When the EU passed the General Data Protection Regulation (GDPR) it triggered a worldwide examination of different types of data, including the data found in DMARC Aggregate (RUA) and Failure (RUF) reports. A legal analysis from ECO, the German Internet Industry group, breaks down all aspects of DMARC data and the concerns involved related to GDPR for report generators and consumers alike.
Assessing Aggregate Reports
The analysis makes a distinction between Aggregate and Failure reports in its review. Aggregate reports are sent daily from an email service to the owner of a domain, providing insight into messages claiming to be from that domain, whether they passed SPF and DKIM checks and how those messages were handled according to DMARC rules. In order to distinguish the senders, IP addresses of the sending mail servers are included in the reports.
The concern stems from a 2017 German Federal Court of Justice ruling that determined dynamic IP addresses of website visitors were legally protected personal data. Static IP addresses were already unanimously qualified as personal data and the GDPR reaffirms this decision.
The important distinction is that IP addresses also qualify as traffic data, according to case law. Traffic data may be used to “detect, narrow down or eliminate faults or errors in the telecommunication system.” Furthermore, email senders qualify as service providers who collaborate in the provision of telecommunication services. Third parties are also allowed to receive and analyze the data in pursuit of these goals.
Phishing, spam and misconfigurations are all considered faults or errors in the system. The report also notes that IP addresses can only identify individual users by merging with additional information. The risk posed by phishing also outweigh the concerns that including IP addresses in reports may create.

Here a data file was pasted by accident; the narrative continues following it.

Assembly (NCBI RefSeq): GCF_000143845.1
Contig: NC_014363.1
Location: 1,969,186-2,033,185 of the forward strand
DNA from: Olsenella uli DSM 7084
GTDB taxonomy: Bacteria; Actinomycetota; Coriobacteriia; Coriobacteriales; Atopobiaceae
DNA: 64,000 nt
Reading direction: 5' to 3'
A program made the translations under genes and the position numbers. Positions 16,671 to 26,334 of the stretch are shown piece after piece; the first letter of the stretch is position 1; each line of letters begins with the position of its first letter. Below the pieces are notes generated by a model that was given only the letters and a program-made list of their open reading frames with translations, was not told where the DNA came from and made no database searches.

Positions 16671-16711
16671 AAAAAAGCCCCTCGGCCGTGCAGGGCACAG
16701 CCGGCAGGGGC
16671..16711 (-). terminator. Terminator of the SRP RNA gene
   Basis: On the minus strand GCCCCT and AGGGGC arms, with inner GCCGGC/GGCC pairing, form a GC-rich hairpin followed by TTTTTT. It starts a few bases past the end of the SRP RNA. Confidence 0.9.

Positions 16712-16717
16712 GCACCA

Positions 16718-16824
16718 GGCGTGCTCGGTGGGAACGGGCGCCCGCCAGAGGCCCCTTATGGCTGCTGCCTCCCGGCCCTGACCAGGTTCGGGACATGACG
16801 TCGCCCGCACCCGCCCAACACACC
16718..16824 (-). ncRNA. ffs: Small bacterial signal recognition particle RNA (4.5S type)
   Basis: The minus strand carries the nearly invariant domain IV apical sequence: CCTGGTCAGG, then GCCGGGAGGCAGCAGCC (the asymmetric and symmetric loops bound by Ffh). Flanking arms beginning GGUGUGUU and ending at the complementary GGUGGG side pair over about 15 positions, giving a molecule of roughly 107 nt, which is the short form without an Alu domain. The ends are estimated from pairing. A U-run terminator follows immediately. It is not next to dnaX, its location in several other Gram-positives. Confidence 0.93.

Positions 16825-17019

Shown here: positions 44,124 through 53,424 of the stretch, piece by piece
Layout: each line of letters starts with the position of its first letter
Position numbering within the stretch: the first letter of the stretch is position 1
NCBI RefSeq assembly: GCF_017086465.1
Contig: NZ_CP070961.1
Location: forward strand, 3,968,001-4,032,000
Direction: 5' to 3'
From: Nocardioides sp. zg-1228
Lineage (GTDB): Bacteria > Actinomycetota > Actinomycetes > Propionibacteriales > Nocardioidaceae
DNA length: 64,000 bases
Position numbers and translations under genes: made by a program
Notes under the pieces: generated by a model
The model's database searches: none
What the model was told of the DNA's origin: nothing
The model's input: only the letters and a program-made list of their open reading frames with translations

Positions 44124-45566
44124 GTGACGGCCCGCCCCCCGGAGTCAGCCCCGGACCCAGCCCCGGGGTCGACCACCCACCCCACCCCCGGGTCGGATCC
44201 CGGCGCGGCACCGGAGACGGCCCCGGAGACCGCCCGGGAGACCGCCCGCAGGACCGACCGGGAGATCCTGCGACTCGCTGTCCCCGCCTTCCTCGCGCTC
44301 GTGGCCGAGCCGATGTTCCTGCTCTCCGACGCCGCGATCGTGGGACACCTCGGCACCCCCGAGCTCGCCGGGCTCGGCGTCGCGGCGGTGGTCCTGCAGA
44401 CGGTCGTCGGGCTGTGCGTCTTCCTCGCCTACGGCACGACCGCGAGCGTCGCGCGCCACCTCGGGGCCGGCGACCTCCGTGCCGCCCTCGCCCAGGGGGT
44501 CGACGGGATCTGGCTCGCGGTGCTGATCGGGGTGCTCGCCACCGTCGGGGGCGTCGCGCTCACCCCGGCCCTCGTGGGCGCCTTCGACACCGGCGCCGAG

Taking everything into account, the analysis states that, “The reports are fundamentally permitted and justified under data protection law. However, the principle of proportionality is to be complied with at all times.”
What about Failure Reports?
The report does have some additional considerations with regard to failure reports. Failure reports are message-specific, which can be used to identify problems in more detail. The reports can potentially include the IP address, the sending email address, the recipient email address, the subject and the email body. A number of providers will not send these reports at all while others significantly reduce the included data, such as leaving out the subject and email body entirely.
The ECO report echos these practices for entities producing failure reports to redact unnecessary data:
“Based on the principle of data economy, it is urgently recommended to resort to redacting in order to avoid personal data of the recipient of a fraudulent mail from being transmitted. These data mandatorily include subject and body of the respective e-mail and the e-mail address of the recipient.”
Entities producing the failure reports should take those concerns into account. As a domain owner implementing DMARC and consuming the failure reports, the responsibility of redacting data isn’t within your control. If you have additional concerns regarding the failure reports, however, you can always disable them by not providing an RUF address in your DMARC record.
The report also provides some additional recommendations, such as ensuring that the recipient of the reports is authorized and willing to receive the data. If possible, deliver the reports first to the DMARC policy domain and then forward them to the external report address.
The ECO analysis concludes that “the implementation of DMARC is consistent with the EU GDPR,” as long as aggregate reports are used “to detect and narrow down spam and phishing and to protect the telecommunication systems.” Producers of failure reports, however, should be redacting information that is not necessary to the effective use of DMARC.
The full 19 page report is available at the Certified Senders Alliance.